Yesterday would have been the 92nd birthday of Mona Van Duyn, and what better way to commemorate her legacy as the first female Poet Laureate Consultant in Poetry than to spend it celebrating the women to have held the position?
Since an act of Congress changed the title of Consultant in Poetry to Poet Laureate Consultant in Poetry in 1985, there have been five female poets laureate: Van Duyn (1992-1993), Rita Dove (1993-1995), Louise Glück (2003-2004), Kay Ryan (2008-2010), and our current Poet Laureate, Natasha Trethewey.
As a young woman working in the Catbird Seat (and a writer myself in my spare time), I can’t help but feel a personal connection to the faces of the female poets laureate that dot our office’s walls.
Mona Van Duyn was born in 1921, less than a year after the 19th Amendment granting women the right to vote was signed into law by then Secretary of State Bainbridge Colby. It seems almost impossible to think of the leaps made by the feminist movement in the course of Van Duyn’s lifetime, and in the two generations that separate Van Duyn (who was born the year before my own grandmother) from me.
Van Duyn’s poetry isn’t feminist in the way that theorists would describe more contemporary poets like Anne Waldman, Susan Howe, or Lyn Heijinian. Her poetry speaks to much subtler identity of the middle-class suburban life, and her place in it as a woman and a wife.
Re-reading her poems yesterday, I rediscovered a favorite: “A Time of Bees.” In the poem, two lines struck me: “It is the man who takes hold. I lived from bees, but his force / went out after bees and found them in the wall where they hid.” The speaker’s declaration that “It is the man who takes hold” challenged me immediately. But as I continued to read, I found the strength hidden in her words—the idea that though her husband lived by “his force,” the speaker understood her place in a larger world and lived “from bees” whose “grubby softness” she tells her reader “wants to give, to give.” I thought of the power of giving, of being soft and vulnerable rather than forceful and unnaturally apart from the mess and confusion of the rest of the hive-world.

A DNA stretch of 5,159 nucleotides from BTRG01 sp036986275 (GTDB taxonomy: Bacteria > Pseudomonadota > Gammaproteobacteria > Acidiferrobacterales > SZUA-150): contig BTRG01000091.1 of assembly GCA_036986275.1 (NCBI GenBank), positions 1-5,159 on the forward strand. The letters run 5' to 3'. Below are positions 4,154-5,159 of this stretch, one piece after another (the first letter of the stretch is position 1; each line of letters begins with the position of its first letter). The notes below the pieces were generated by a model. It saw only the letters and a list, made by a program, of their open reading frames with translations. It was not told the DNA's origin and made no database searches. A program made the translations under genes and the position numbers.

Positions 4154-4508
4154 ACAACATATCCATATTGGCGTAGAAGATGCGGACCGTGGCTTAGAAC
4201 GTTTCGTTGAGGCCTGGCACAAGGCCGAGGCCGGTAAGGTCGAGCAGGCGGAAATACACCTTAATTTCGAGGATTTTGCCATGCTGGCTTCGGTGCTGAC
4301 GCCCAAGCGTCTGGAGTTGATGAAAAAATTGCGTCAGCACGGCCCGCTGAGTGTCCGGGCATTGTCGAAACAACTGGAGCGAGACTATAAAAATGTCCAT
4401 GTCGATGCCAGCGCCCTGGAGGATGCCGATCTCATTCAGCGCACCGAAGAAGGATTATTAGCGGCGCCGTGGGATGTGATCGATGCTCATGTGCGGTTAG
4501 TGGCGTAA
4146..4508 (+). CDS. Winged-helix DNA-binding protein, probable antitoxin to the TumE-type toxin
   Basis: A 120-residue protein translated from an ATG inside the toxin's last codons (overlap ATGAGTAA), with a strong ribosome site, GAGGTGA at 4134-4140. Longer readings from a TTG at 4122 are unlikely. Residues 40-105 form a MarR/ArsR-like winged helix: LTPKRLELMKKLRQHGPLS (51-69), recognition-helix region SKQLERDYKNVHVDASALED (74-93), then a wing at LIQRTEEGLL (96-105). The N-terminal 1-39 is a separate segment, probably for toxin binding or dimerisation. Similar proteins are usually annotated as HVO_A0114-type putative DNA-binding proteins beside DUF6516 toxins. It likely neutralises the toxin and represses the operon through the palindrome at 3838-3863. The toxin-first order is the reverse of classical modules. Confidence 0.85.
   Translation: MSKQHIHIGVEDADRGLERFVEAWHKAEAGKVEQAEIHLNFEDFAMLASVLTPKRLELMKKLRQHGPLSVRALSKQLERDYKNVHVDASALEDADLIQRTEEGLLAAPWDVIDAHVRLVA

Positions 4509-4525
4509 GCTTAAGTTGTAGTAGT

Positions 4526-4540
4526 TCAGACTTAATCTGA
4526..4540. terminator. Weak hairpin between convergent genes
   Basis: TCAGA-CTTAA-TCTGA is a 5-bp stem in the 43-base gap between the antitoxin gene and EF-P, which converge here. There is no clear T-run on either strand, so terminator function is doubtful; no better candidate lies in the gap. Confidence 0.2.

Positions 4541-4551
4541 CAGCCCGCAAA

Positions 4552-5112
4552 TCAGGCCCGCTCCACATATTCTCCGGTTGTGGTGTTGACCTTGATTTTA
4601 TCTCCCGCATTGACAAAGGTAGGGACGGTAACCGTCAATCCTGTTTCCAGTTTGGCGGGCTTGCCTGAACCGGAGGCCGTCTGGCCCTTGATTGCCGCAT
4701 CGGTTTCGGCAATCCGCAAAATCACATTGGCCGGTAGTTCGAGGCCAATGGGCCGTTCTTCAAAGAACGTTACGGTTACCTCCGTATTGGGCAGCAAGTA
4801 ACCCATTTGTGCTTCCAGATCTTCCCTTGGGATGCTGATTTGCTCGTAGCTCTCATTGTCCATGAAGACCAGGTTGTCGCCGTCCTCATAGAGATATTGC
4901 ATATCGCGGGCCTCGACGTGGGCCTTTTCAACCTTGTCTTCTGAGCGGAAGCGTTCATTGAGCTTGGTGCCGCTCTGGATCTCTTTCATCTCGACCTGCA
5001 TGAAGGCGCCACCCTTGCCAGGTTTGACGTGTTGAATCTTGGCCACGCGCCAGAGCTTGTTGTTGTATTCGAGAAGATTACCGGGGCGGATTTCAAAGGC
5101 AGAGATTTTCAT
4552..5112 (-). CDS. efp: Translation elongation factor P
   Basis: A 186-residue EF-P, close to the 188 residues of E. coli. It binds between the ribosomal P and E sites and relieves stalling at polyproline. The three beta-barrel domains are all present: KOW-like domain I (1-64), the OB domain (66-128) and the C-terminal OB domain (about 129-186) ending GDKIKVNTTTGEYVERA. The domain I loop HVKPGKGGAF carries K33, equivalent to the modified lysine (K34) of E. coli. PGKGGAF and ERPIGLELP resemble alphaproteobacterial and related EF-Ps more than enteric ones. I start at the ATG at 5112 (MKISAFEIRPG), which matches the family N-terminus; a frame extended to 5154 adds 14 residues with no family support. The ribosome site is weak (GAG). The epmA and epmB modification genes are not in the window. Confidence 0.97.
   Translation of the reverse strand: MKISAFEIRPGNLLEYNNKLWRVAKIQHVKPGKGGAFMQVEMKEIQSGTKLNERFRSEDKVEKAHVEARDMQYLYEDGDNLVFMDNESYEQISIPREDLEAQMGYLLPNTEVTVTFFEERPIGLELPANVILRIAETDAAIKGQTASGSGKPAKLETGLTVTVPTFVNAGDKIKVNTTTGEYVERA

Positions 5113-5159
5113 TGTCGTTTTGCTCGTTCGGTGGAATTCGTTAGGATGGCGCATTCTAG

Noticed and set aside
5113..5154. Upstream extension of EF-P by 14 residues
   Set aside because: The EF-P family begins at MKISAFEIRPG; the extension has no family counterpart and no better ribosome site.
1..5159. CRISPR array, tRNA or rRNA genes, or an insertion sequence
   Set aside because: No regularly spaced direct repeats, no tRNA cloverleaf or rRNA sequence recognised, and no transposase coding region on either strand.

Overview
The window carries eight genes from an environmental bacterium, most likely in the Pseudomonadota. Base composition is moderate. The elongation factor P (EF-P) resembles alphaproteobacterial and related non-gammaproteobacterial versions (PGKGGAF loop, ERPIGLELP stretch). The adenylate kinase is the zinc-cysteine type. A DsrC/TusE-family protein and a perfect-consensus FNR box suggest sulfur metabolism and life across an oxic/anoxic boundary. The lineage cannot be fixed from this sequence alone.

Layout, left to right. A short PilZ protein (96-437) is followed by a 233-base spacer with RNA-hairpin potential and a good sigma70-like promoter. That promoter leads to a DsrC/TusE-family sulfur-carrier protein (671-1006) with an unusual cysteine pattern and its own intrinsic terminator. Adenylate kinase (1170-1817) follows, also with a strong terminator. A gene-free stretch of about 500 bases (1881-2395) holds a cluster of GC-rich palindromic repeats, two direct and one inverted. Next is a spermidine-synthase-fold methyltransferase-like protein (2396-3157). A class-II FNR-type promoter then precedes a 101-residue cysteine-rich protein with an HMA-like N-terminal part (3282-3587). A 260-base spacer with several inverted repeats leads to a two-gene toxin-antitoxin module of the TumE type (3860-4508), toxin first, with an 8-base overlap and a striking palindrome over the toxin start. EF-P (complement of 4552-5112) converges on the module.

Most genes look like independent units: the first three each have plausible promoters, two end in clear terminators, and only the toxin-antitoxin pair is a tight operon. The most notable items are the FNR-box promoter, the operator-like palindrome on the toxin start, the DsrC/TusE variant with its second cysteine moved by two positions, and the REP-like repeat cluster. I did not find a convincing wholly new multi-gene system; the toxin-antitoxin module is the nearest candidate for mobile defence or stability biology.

I think of what it means to be a feminist today, and I think of the many changing faces of the women I know either from their poems, their art, or simply their friendship. I think of my sister who on occasion holds flies between tweezers to tell their sex for experiments, and doesn’t seem so far from the speaker’s husband who forces the bees out of their home. And I am so happy to have Mona Van Duyn, Rita Dove, Louise Glück, Kay Ryan, and now Natasha Trethewey—five women of five vastly different aesthetics and histories, roles and communities—to represent us. Only, I want more. More lines from female poets, more understanding of the feminine voice in all of its variations.
If you have a favorite line by Mona Van Duyn or any of our female poets laureate, share it in the comments and help us celebrate their voices.